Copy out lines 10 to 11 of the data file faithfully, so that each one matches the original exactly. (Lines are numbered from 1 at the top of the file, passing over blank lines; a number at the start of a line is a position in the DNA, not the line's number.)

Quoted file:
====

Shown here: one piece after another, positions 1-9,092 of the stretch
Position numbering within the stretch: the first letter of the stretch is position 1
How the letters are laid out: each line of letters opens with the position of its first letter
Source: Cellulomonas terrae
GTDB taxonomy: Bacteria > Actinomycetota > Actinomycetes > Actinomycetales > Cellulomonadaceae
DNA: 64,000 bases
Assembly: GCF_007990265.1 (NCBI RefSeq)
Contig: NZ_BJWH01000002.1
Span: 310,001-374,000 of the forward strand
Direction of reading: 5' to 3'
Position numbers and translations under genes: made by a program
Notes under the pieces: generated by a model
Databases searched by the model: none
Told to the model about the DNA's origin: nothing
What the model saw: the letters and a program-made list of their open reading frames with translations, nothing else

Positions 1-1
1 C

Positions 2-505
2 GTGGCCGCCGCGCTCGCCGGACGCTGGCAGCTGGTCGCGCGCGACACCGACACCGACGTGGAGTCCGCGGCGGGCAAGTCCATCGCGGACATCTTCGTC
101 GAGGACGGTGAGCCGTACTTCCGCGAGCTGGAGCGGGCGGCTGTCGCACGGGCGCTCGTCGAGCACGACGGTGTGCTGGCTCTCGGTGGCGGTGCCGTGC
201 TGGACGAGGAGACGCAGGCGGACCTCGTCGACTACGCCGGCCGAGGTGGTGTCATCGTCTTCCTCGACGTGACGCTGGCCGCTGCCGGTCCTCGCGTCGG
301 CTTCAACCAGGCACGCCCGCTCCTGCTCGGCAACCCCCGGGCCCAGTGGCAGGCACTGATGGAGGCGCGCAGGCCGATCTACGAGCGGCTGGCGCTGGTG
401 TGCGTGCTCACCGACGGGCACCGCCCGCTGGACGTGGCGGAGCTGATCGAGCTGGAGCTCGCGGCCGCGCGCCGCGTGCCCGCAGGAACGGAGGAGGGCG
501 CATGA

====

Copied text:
Direction of reading: 5' to 3'
Position numbers and translations under genes: made by a program